Nonprofit association NTEN, consultants Common Knowledge and social networking software providers ThePort conducted a joint study of nonprofit organization and their use of and attitudes towards social networking tools. You can, of course, read through the report yourself by visiting www.nonprofitsocialnetworksurvey.com, and I won’t repeat every statistic here. Instead, I’d like to spend a little time thinking about the questions that were raised for me (and maybe you).
The survey asked about two types of social networking presences a nonprofit organization could have. The first type is “commercial” which the survey has defined as external to your organization, like Facebook or Twitter. The second type is “house” which the survey has defined as a social network which is part of the organizations website, typically provided by a private or white label vendor like ThePort or Small World Labs or Ning.
Presence on Commercial Social Networks
According to the survey, 86% of organizations have a presence on a commercial social network (74% of organizations have a presence on Facebook and 43% are on Twitter).
My question: what are the other 14% doing? There are over 200 million people to be reached within these communities and their is no cover charge to get through the door. Granted, to have a meaningful presence on social networks, you have to put in a little work, because the relationships you create on Facebook and Twitter are like the relationships you make in real life, where the value you receive is directly related to the value you provide (this especially applies to long lasting relationships). Think about what you want to achieve, plan it out a little and get in there and do the things you can in Facebook and in Twitter. If you are worried about lack of knowledge or money, then go to the local college or university and create an unpaid internship. College kids know this stuff better than all of us, and they will work for free.
Existence of a House Social Network
Roughly 31% of organizations have their own social network. The survey says that most organizations who did not have a house social network said the lack of money and expertise were the reasons.
My question: Who are these organizations and what is it about them that makes them need to have their own community? Over 75% of them said their community was valuable. Why? The reasons cited by the orgs who do not have their own community make sense to me because buying, building and nurturing your own community is hard work, and if you are going to commit to it by paying real dollars, you want more than the part time college kid running that show. However, I will say that there is more than enough educating going on, covering the best practices on commercial and house community management. The reality is that no one is really an expert at this stuff anyway because it is too new. Do your homework by reading blogs, because that is where the best information is today. Start with Beth Kanter and Jeremiah Owyang, and work your way out from there. I’ll let you in on a secret, though. Every town has their expert. Go find that person and get to know them.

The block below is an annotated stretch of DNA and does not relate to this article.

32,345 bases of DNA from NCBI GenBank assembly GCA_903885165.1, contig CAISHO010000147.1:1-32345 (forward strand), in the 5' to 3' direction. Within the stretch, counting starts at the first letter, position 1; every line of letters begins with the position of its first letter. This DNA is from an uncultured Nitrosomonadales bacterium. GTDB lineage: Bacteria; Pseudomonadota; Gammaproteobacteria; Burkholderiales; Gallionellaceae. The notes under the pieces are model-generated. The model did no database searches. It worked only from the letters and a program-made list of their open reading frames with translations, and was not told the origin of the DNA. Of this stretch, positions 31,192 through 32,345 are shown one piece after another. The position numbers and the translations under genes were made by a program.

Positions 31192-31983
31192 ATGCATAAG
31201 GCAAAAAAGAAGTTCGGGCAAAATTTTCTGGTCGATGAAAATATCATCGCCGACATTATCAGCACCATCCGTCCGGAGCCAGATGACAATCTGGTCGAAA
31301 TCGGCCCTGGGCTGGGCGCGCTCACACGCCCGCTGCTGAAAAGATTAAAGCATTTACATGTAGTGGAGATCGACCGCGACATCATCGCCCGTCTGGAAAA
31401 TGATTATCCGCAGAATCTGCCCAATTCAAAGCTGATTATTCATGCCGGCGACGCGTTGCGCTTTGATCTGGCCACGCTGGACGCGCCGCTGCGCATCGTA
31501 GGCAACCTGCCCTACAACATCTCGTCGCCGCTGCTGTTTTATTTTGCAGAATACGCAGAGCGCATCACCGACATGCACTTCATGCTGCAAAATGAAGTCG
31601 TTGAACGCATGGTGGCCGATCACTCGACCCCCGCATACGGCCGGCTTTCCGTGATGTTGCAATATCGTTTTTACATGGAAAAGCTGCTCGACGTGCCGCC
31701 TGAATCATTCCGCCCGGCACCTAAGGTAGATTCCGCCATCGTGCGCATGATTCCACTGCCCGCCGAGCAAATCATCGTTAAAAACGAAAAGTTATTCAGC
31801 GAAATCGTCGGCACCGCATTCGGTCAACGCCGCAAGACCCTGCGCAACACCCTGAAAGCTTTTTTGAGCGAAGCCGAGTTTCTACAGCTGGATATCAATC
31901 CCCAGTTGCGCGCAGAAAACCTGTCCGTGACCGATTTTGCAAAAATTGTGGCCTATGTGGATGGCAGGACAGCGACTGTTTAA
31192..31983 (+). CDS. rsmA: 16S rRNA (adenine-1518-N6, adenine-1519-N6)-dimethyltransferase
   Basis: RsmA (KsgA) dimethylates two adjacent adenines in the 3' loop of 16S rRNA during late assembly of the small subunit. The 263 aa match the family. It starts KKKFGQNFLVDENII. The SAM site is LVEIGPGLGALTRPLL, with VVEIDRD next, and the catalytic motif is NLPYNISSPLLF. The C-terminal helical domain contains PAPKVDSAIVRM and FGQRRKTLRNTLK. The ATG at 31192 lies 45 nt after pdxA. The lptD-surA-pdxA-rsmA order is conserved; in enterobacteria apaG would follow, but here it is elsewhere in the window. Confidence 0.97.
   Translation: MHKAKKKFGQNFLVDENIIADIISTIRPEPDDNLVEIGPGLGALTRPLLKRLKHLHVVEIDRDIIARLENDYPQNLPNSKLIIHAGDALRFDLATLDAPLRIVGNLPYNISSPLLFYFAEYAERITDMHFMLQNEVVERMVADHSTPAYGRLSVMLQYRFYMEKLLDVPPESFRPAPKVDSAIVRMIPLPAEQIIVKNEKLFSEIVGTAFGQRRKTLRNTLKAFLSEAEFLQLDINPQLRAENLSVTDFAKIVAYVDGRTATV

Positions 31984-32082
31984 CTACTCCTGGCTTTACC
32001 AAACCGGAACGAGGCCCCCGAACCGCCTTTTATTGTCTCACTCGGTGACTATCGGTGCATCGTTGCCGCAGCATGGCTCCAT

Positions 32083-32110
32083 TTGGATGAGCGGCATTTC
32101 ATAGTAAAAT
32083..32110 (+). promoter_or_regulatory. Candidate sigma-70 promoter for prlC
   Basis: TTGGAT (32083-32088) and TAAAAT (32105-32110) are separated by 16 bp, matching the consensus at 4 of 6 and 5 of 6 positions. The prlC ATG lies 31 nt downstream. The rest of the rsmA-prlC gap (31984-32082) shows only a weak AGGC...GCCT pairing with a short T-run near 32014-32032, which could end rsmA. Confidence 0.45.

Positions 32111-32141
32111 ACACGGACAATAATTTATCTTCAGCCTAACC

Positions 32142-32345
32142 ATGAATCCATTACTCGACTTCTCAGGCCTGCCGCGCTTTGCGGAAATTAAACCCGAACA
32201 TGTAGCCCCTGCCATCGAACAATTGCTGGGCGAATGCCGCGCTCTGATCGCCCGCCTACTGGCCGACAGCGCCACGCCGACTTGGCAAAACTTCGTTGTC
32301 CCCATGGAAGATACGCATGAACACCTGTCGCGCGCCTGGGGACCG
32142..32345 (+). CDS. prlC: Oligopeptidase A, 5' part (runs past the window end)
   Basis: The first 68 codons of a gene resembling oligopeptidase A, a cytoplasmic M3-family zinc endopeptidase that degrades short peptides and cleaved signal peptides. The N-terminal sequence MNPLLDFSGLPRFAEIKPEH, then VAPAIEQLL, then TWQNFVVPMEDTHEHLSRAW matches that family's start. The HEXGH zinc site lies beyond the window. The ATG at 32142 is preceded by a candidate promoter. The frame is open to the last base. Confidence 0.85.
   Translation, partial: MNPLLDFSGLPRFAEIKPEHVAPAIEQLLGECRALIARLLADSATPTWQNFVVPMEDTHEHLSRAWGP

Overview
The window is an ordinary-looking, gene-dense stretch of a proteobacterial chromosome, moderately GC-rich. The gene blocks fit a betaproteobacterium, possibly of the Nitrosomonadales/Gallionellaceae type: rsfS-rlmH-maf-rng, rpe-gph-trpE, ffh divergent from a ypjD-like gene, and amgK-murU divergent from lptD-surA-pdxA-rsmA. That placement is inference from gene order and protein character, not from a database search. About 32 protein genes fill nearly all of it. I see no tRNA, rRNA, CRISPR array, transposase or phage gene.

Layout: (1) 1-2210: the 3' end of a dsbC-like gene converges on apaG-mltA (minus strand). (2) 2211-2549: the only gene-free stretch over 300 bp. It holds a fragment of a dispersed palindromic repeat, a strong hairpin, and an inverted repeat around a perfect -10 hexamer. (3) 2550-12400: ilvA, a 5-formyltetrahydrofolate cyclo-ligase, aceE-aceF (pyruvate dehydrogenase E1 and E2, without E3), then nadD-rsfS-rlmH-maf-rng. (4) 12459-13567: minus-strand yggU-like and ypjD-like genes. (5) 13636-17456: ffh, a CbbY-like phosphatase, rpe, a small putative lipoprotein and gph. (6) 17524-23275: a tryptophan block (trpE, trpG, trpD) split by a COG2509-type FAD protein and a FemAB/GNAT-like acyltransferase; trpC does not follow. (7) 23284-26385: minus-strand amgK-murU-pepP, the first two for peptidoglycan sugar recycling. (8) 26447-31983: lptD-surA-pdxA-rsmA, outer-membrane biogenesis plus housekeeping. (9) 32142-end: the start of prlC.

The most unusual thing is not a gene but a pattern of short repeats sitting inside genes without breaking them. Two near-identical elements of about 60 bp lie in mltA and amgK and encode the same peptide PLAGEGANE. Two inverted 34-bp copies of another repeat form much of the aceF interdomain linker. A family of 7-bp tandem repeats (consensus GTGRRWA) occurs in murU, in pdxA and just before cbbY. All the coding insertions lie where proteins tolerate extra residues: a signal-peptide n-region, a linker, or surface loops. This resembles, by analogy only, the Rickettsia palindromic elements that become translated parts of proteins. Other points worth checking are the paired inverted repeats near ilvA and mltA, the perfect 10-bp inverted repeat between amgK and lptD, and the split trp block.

Size of Community
According to the survey, the average community size on a commercial social network is just over 5000 people and double that for a house social network, and the fundraising is much better through house social networks, in that 30% raised more that $10,000.
My question: Why aren’t more organizations staring up their own social network if they can have double the people engaged and have a much better chance of raising more money? One factor, for sure, is that there is a cost to house social networks. In fact, nearly half of those organizations with a house social network had a budget of about $10,000 per year. But still, the results seem to be there, and there are 300 examples to follow (if everyone answered their survey questions truthfully).
Promotion of Community
Email and web content were the clear winners in terms of promotion tactics used for both commercial and house social networks, and typically only 40% used social media tools to promote their social network presences.